That said, P2P calls are necessary for some use cases, namely those that require end-to-end encryption.

When connecting to a call on Daily, the SFU is used by default. This is configurable using the sfu_switchover property.

To learn more about P2P calls, check out a blog post from Daily's CEO Kwin, where he talks in depth about the advantages of P2P in this blog post. Kwin’s blog post is also great to share with teammates who’d like more information on P2P calls and SFU mode.

While they can offer superior call quality, P2P calls are hard to scale. The upstream bandwidth used by a P2P call scales as n-1, where n is the number of participants. For this reason, when more than four users are connected on a call using the Daily platform, we strongly recommend switching to a cloud connection using an SFU.

An SFU is a media server that processes, re-encrypts, and routes media tracks to the correct destinations. Participants in this type of call publish and receive tracks to and from an SFU, minimizing the number of tracks sent and received.

Abstract representation of P2P vs. SFU connections, where in P2P circles are connected by arrows and in SFU circles point arrows to a server icon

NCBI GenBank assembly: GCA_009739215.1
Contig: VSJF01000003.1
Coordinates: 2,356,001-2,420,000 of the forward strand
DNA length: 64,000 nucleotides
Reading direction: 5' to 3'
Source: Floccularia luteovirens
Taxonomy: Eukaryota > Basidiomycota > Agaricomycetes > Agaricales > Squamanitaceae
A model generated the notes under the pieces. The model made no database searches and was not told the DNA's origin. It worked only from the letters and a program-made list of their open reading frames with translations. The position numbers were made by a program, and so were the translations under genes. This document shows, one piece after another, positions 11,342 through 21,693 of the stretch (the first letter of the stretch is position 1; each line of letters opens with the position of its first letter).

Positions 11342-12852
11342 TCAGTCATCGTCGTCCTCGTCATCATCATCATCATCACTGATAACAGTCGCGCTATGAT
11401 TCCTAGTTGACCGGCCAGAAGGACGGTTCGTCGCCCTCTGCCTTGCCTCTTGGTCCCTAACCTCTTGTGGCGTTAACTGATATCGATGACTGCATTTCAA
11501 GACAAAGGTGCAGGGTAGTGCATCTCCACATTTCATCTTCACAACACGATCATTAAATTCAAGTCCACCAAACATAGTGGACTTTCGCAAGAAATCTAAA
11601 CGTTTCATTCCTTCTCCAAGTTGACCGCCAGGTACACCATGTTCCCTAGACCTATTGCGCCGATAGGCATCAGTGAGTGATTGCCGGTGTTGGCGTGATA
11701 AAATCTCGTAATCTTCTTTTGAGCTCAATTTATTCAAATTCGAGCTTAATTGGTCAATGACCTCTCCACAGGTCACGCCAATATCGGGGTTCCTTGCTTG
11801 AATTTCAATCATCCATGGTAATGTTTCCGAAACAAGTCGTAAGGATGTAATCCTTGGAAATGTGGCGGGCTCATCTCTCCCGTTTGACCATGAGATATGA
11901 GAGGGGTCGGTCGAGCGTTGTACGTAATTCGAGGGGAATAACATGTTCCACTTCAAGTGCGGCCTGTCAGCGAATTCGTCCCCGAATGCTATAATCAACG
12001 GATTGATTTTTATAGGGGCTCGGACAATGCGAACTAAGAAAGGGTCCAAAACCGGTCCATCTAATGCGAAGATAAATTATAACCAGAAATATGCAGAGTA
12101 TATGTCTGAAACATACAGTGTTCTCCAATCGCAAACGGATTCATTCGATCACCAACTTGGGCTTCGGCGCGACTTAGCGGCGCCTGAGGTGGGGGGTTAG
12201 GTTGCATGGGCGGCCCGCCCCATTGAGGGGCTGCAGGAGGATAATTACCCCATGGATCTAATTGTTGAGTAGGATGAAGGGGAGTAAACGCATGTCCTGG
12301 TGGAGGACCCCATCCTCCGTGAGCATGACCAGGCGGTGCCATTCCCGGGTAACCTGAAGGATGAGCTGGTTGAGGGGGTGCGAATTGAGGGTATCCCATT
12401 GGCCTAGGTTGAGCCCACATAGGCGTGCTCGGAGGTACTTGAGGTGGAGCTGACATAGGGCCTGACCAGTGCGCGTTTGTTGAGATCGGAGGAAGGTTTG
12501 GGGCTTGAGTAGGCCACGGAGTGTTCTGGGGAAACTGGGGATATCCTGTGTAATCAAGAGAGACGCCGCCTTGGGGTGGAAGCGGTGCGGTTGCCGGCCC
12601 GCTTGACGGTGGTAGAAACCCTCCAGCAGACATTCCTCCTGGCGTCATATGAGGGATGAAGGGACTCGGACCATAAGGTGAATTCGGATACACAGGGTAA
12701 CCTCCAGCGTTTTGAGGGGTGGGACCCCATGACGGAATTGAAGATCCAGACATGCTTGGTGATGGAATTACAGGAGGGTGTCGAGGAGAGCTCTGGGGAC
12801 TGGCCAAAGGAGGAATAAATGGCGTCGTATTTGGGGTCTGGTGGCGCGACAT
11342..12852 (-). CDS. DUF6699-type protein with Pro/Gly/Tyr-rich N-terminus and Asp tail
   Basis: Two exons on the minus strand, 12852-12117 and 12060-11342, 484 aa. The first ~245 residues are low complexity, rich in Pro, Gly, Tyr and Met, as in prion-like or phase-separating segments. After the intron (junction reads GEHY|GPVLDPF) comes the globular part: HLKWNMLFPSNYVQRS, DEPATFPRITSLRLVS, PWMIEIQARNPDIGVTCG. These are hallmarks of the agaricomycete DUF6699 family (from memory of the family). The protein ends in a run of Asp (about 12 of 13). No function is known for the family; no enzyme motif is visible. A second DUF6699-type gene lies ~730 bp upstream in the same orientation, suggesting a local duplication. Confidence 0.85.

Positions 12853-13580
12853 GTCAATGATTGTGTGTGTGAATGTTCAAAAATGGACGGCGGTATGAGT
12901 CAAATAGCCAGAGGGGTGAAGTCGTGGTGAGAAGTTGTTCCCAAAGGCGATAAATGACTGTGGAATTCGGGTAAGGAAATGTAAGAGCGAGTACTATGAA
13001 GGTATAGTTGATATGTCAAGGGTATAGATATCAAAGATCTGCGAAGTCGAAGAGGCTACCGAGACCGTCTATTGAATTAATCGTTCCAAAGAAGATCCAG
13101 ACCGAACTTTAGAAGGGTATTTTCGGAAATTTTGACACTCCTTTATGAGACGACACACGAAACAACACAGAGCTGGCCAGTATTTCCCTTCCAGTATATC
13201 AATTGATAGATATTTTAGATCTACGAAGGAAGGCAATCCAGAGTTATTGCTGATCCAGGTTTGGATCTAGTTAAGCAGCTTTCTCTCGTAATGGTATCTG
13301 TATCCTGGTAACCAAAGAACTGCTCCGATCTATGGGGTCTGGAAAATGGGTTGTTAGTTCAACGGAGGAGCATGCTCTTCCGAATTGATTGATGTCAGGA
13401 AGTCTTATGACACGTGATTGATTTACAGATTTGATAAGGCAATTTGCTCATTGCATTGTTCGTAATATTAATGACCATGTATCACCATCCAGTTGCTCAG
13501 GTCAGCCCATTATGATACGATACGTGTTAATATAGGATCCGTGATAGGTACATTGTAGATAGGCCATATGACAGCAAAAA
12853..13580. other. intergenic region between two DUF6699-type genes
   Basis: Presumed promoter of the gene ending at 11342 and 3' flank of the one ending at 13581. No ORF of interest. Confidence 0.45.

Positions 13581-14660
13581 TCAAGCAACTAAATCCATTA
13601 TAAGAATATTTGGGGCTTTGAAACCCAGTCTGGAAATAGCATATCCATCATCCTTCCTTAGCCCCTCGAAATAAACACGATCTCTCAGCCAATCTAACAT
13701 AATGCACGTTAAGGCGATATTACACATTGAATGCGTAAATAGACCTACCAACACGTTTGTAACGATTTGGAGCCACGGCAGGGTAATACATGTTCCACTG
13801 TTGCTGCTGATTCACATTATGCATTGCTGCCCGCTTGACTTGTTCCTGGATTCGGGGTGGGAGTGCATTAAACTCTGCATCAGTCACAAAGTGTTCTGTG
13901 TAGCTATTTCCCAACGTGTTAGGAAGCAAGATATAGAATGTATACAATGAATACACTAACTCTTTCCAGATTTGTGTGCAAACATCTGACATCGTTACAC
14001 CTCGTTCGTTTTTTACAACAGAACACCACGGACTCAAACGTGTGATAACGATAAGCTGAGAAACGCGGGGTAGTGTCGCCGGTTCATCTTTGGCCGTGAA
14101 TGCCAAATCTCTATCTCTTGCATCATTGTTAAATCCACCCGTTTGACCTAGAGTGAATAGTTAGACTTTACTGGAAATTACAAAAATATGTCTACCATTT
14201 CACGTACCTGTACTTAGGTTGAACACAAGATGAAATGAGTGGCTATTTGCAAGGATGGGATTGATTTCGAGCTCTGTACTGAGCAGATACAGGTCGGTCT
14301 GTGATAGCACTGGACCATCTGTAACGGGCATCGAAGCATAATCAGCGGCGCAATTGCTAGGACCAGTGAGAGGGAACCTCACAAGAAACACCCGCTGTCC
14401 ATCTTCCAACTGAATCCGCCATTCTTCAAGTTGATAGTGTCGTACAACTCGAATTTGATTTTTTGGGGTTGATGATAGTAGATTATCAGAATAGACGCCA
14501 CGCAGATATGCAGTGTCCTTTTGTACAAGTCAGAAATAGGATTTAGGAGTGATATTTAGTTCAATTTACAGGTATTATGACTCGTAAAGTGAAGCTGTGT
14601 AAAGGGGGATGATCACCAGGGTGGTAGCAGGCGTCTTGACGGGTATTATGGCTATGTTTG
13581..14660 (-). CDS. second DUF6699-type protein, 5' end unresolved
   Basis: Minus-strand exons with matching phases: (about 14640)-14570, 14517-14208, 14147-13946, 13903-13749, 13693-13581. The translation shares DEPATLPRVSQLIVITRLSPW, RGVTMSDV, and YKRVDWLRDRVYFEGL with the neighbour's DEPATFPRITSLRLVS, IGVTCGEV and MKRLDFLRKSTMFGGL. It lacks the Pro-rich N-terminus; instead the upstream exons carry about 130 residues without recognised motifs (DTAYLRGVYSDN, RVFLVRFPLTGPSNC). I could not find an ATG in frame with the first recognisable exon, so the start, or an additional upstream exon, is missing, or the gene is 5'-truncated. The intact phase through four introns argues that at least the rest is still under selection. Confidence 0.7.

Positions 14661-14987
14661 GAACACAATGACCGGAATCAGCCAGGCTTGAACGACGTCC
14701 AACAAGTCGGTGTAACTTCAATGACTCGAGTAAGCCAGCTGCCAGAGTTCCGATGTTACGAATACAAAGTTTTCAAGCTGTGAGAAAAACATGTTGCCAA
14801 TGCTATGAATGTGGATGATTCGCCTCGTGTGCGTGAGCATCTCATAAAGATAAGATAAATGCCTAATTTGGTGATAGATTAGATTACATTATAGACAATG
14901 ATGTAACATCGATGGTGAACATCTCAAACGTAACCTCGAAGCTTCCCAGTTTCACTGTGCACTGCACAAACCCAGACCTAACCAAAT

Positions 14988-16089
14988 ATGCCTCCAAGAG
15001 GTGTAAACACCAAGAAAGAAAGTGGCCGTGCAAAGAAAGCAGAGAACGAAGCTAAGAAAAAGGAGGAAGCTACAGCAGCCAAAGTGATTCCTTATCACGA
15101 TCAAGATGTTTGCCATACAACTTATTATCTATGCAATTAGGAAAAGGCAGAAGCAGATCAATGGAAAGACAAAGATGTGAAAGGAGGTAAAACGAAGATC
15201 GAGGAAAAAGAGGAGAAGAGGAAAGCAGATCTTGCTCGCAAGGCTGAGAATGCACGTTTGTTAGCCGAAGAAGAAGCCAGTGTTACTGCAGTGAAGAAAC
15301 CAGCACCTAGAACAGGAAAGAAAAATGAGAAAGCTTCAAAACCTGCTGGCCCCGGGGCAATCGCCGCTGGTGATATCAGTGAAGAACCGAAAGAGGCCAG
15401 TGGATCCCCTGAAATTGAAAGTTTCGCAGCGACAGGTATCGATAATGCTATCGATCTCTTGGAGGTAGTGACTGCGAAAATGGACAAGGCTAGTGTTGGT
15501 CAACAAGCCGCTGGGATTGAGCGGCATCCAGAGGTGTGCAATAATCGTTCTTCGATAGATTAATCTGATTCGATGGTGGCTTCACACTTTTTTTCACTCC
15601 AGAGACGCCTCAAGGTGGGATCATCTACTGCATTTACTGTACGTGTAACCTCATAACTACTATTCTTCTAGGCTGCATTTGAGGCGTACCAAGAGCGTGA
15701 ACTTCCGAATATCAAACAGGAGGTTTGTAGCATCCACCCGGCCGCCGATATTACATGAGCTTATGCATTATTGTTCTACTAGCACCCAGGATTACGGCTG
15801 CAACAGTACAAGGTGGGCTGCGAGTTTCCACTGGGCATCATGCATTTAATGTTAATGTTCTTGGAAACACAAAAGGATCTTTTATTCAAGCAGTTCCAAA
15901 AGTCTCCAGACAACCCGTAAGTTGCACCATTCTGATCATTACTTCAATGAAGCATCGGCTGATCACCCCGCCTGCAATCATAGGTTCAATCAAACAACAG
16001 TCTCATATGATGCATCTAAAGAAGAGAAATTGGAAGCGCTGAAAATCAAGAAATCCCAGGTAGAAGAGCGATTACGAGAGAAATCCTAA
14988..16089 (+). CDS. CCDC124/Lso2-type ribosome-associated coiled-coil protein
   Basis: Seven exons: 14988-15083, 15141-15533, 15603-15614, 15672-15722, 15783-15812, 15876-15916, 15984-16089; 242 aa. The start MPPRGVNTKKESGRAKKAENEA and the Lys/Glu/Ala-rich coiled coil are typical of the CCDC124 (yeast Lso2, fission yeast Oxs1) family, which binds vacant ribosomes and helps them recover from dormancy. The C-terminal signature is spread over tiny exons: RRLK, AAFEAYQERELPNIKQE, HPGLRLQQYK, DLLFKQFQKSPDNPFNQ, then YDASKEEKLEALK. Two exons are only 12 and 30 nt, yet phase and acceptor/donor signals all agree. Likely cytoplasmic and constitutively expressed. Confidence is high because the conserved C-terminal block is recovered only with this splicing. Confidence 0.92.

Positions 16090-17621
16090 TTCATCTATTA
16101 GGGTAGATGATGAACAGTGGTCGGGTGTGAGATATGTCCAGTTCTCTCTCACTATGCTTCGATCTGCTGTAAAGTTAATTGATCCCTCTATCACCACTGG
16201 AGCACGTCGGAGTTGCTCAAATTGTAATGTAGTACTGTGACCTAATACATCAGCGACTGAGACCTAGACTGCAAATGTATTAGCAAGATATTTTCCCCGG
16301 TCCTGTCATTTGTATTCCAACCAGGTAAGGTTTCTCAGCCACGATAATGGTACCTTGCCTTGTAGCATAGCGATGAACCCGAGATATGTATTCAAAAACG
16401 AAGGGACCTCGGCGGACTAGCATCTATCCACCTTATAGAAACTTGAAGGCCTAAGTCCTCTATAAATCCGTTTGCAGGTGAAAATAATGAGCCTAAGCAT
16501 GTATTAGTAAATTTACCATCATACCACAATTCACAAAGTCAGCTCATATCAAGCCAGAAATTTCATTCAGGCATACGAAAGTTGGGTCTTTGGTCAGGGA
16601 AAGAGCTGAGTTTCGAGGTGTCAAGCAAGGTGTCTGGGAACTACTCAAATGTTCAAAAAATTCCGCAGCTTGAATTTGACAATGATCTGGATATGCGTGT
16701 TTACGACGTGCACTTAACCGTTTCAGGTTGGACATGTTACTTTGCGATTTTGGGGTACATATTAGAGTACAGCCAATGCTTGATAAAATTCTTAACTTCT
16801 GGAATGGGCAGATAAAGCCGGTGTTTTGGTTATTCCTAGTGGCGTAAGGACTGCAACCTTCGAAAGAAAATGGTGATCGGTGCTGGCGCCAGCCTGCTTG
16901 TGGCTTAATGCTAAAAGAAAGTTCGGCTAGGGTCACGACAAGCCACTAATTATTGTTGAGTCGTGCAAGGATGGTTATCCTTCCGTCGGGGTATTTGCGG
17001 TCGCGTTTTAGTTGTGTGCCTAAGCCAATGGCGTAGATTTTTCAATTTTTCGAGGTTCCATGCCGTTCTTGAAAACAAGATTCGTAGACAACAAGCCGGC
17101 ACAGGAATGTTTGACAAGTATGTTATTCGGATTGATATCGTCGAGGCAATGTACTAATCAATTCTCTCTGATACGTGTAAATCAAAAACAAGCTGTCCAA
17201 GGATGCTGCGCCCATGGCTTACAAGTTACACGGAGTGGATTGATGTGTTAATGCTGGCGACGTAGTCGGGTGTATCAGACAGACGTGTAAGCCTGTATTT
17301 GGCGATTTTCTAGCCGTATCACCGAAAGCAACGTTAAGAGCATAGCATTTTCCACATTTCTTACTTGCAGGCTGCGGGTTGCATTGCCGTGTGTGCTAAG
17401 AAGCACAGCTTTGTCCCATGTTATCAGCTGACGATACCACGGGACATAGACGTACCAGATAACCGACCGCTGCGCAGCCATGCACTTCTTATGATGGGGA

A call routed through an SFU can use as little as 200 kbps upstream connection no matter how many people are on the call. Contrast that to the 200 kbps minimum per connection used by a P2P call.

While routing calls through an SFU minimizes the burden on the receiver's bandwidth and CPU, it also has notable downsides, which is why Daily defaults to a P2P connection when available.

One of the advantages of using Daily is that, unlike other platforms, we switch from P2P to SFU during a call as participants join and leave the meeting. This behavior is enabled anytime the sfu_switchover property is set to 2 or higher. You don't have to designate in advance whether a call is P2P or SFU. When sfu_switchover is set to 2, once the meeting gets to three participants, we automatically switch from a P2P connection to an SFU. If people leave the call, the connection will, by default, return to a P2P connection once the number of participants drops below the sfu_switchover threshold.

Daily's platform is unique in this regard — many other platforms require developers to decide ahead of time whether a room has a P2P or SFU connection and do not offer this mid-call switching.

Call constraints and cameras

Video calls are constrained by two main factors:

  • Latency — and this is especially true for mobile clients.